Hon. Members, we are now in the Committee of the whole House.
Hon. Members, I am informed that there is an amendment to Clause 1 by hon. Lessonet. Please, proceed and move your amendment, hon. Lessonet.
Hon. Chairlady, I beg to move:-
Hon. Deputy Chairman, I beg to move that the Committee doth report to the House its consideration of the Appropriation Bill and its approval thereof with amendments.
Hon. Speaker, Sir, I beg to report that a Committee of the whole House has considered the Appropriation Bill, Bill No.11of 2013 and approved the same with amendments.
Hon. Speaker, Sir, I beg to move that the House doth agree with the Committee in the said Report.
Hon. Speaker, Sir, today is a great day for the teachers of this country. Through the passage of the Appropriation Bill, teachers will know that this Government is one that will solve their issues in collaboration with Parliament and not people who want to play cheap politics.
Hon. Speaker, Sir, I want the country to know that the Budget for the 2013/2014 Financial Year has Kshs3 billion set aside for the promotion of teachers. The Jubilee Government has also set aside money for the recruitment of 10,000 teachers.
The Jubilee Government has also up-scaled the money for both free primary and free day secondary education. With your indulgence, I want to put it on record today that when the Estimates for 2013/2014 Financial Year were tabled in this House, they were subjected to the Departmental Committee of the House. Public participation was done in most of the counties and the harmonization was done by the Committees. A Report by the Budget and Appropriations Committee was tabled in this House on 11th June. That Report was adopted by this House.
Hon. Speaker, Sir, the Appropriation Bill was prepared on the basis of what was adopted by this House. That was done with public participation. It was also done with the participation of the Cabinet Secretary for National Treasury.
Under Article 114, Appropriation Bills is a money Bill. If you read that Article along with Section 39 of the Public Finance Act, you will find that it is very clear that a Member of Parliament cannot purport to amend the Appropriation Bill, which is a money Bill. If he has to do that, then he has to get the consent of two important groups. One is the public because it had a chance to put its input. Therefore, the Member needs to go back to the public. Secondly, a money Bill cannot be changed without the concurrence of the Cabinet Secretary for National Treasury. The law is very clear.
Those are the people who want to run this country through the jungle law. The laptop project was a manifesto pillar in the Jubilee Government. As the leadership of this House, we will make sure that each and every promise made to the Kenyan people, including the laptops, is achieved.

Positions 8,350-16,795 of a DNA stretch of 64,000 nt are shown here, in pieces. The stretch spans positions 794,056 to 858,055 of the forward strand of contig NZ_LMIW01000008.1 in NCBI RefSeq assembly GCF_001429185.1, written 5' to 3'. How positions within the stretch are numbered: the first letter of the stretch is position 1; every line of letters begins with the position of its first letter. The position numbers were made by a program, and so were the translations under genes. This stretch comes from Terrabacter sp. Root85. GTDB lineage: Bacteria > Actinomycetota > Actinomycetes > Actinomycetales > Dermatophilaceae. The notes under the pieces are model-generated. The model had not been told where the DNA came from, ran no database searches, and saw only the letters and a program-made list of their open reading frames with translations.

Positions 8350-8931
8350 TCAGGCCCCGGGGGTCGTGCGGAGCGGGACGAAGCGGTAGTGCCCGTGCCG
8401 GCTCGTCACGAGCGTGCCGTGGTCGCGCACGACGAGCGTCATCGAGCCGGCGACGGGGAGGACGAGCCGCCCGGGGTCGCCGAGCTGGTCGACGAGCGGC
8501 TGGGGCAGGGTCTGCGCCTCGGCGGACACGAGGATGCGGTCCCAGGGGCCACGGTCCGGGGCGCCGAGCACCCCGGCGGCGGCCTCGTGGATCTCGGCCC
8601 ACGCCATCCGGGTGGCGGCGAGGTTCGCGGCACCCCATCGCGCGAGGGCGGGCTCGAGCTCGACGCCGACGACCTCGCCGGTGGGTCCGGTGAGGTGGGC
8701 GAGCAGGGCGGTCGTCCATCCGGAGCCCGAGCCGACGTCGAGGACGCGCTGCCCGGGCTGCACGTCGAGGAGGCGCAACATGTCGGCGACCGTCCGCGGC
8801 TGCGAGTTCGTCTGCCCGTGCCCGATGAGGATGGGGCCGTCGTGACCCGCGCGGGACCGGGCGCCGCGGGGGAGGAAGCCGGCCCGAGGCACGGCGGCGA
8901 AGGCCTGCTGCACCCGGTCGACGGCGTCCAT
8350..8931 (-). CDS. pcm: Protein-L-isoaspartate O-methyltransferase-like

Again, it is the Jubilee coalition in this House that will make sure that our teachers are paid. The 216 Members of this coalition come from constituencies where there are schools and teachers.
The Member for Gem, hon. Jakoyo Midiwo, was purporting to help the teachers of this country today when in essence, he was allocating free primary money from the
Hon. Speaker, Sir, I will be very brief. On behalf of the Jubilee side of the Coalition, I would like to apologize to this House and Kenyans for what might have looked like a degeneration of the dignity of this House because of provocation from the CORD side. But it must be known that we knew the politics that was being played. We also knew the grave consequences of not passing the Appropriation Bill. We want to appeal to teachers to know that the side of the House that believes in sorting out their issues is those who do not believe in playing to the galleries. When hon. Midiwo, a man of many years’ experience can purport to bring an amendment that is technically flawed, it is very sad. It was meant to hoodwink teachers so that they can go out the whole weekend and talk about how they supported teachers. I want to say this to the House: I know from experience that most of the work of ODM is to play to the galleries. They never had intention to deliver. I want to plead with my colleagues, today we may have crossed the line because it was our first encounter with anarchy but I want to assure you that anarchy, as long as it has the leadership we saw today, will continue. Let us be on our toes. Let us keep the promises of the Jubilee Manifesto. With those few remarks, I beg to support.
Hon. Speaker, Sir, I would like, first of all, to congratulate the House for having passed this Appropriation Bill because in as much as we have passed it as part of the business of the day, we must remember something: That on 4th March, 2013, Kenyans lined up in their millions and they issued a statement of faith that they wanted to vote out cheap politics and vote in results, development and a Government that
Hon. Speaker, Sir, I beg to move that the Appropriations Bill be now read a Third Time.